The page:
Tomorrow this goes in the post.  Hopefully, Leah will enjoy wearing it.  Apparently it is already warming up in Vancouver.  Am I evil to hope they still have a few cold weeks left in the season so that the pullover gets some use?

16 thoughts on “Tensho for the win!

  1. What a fabulous sweater – Leah and Emma are very lucky to have you knitting for them. Great to know that the pattern by this designer is so reliable.

  2. Your Tensho turned out lovely! Are you thinking about knitting it again for yourself? You should – it looks great on your! And it looks like you had fun taking the pictures too 🙂

  3. This sweater turned out so well! It is really gorgeous. So sorry about your gluten accident, hope you are feeling better. I have gluten free kids (allergies and autism) so I know what it means to be careful all the time.
    So glad you mention the price of yarn, it is a topic not often discussed. BT is expensive everywhere, to be honest. I used to live in Canada and it was expensive over there as well. I have been spending next to nothing on yarn for a while, living off my big stash. Which was built with yarn subscriptions over time and the amazing web sales from US sites (and some big sales locally as well). Yarn is expensive in France too. Sometimes you can find the same type of yarn for half the price, sometimes a third or a fourth of the price of a bigger brand. Definitely worth checking and comparing.

    • I’m with you on the checking and comparing. I love beautiful yarns, and I will definitely splurge for a special project, but I am trying to work more reasonably-priced yarns into my rota, as well (fully understanding that we all have different notions of what “reasonably-priced” means to us.) As far as the gluten goes, I was diagnosed with coeliac’s so long ago now that it is all second nature to me; that’s why I was shocked to have made such an error. I am still suffering three weeks later, and expect it may take another month or two to be back to normal. Vigilance is necessary.

  4. This is really lovely – and I love the hat too!!

    I feel the cost of yarn is crazy! But, I’ve spent so long spending as little as possible and then not being happy with the end result (feel,wear,style,texture) I’m now a bit nervous about substituting yarn – but can’t afford to buy the stated yarn (usually), so I’m buying less – and therefore making less. Not having a local yarn shop with decent stock doesn’t help either – buying sight unseen/unfelt from the internet can result in some very costly mistakes!!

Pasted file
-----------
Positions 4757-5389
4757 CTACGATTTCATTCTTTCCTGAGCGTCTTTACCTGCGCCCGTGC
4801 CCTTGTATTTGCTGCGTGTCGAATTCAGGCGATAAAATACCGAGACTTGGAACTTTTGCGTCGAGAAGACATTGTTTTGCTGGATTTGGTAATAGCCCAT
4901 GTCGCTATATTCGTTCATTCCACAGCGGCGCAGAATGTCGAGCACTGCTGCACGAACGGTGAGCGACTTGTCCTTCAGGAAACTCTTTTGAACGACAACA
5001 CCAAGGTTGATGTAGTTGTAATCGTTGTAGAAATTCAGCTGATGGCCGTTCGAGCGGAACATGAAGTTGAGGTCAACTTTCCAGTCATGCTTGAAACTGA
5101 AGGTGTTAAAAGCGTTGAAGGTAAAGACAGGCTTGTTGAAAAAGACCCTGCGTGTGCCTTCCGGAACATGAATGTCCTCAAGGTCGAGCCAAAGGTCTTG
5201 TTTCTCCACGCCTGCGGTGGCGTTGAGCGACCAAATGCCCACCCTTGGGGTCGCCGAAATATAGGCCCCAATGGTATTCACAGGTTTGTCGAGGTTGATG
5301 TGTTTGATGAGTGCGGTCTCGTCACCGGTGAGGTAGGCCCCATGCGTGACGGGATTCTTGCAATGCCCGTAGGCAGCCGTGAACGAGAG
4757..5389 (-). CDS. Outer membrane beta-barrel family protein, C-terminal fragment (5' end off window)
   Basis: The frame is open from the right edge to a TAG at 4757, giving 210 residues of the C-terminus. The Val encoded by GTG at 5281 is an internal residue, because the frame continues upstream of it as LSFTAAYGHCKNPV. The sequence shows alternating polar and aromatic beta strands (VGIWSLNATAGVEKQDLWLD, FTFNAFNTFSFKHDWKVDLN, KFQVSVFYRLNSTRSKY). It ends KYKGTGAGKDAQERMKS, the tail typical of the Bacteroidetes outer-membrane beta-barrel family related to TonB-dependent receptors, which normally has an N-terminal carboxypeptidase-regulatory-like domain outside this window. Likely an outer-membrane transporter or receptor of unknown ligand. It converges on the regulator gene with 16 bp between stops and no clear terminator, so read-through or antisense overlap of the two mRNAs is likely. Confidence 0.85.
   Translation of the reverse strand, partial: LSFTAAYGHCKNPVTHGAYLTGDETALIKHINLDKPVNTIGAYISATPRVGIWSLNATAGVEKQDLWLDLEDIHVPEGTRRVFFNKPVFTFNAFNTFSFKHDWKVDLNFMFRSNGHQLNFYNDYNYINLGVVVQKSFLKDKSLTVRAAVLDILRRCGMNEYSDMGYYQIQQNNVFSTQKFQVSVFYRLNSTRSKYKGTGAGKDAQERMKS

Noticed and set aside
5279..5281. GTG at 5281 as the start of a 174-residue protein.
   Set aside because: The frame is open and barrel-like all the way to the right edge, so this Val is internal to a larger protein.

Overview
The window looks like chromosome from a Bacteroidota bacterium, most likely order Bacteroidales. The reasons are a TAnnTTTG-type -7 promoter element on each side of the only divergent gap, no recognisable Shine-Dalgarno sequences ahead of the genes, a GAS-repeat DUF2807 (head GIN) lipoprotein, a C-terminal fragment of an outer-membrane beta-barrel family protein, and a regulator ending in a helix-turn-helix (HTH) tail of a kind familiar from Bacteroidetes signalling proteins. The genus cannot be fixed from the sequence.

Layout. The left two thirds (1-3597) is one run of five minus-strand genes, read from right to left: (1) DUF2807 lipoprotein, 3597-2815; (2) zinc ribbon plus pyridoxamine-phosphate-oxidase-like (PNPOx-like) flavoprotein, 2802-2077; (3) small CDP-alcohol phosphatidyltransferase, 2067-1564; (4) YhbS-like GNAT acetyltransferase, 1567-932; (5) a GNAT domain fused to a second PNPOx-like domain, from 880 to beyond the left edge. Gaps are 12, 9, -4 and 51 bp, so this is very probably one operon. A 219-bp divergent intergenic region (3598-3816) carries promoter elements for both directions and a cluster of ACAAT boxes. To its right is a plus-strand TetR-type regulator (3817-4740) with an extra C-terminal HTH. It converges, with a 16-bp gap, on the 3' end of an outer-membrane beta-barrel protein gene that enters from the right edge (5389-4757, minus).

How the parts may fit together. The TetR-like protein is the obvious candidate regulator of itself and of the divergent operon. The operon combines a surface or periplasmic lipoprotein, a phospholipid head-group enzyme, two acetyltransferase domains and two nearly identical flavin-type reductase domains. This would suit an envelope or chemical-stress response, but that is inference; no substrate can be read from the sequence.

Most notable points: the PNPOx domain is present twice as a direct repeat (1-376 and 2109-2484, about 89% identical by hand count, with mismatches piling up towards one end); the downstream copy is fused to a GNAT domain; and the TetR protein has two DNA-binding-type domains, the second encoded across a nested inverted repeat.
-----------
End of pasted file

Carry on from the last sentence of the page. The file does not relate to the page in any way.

Although – decent yarn producers deserve to be paid a decent price for their product.

    Like most things at the moment – it’s tough!!

    • Yes, it’s a dilemma isn’t it? I also feel the importance of supporting local and small producers in the knitting community, in particular those who care about sustainability. I think it all comes down to balance. Sometimes I splurge and sometimes I search for alternatives. I am a very tactile person, however – if the yarn doesn’t feel nice, then I can easily pass.

  5. Beautiful jumper! I’ll be checking out the pattern. Good discussion of the cost of wool too. it is something i am very conscious of. Thanks. I am trying not to buy any yarn this year and knit from stash but sometimes I had something in mind for wool and then have the dilemma of whether I use it for something else instead.

    • I know just what you mean; especially when it comes to SQ (sweater quantities) of yarn in the stash. I do feel as if the cost of knitting as a hobby has gone up. So many sweater patterns that I admire now add up to £200 in yarn unless I substitute. The last big yarn show I went to, I walked away with two skeins of yarn to knit a hat, so I think I am getting better at watching my pennies. I still fall for the impulse buy however; those rarely work out.

Leave a Reply to knitigatingcircumstancesCancel reply